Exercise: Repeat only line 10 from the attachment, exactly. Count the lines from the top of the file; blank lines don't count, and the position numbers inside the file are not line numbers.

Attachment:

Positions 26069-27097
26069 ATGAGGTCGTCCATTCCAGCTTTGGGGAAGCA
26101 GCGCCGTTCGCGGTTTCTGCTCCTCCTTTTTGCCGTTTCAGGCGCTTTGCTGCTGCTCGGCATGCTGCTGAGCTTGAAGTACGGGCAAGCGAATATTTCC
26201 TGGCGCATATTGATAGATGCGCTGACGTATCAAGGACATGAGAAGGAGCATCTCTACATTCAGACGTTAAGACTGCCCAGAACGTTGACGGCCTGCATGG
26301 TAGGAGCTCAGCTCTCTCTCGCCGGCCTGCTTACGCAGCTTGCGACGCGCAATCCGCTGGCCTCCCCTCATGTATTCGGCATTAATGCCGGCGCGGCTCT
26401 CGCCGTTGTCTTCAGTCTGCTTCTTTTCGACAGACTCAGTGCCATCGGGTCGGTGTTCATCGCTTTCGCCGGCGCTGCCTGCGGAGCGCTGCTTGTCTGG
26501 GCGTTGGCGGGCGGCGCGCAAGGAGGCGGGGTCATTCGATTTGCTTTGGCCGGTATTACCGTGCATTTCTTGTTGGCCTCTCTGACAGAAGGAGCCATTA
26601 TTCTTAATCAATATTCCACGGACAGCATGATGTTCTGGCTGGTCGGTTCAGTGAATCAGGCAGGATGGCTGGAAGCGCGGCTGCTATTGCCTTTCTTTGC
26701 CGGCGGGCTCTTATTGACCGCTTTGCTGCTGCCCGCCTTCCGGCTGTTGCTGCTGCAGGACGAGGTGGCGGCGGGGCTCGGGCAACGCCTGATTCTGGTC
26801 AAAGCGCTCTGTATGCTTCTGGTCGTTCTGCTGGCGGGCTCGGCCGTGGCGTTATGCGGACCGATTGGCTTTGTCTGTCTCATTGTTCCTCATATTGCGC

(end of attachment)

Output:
26801 AAAGCGCTCTGTATGCTTCTGGTCGTTCTGCTGGCGGGCTCGGCCGTGGCGTTATGCGGACCGATTGGCTTTGTCTGTCTCATTGTTCCTCATATTGCGC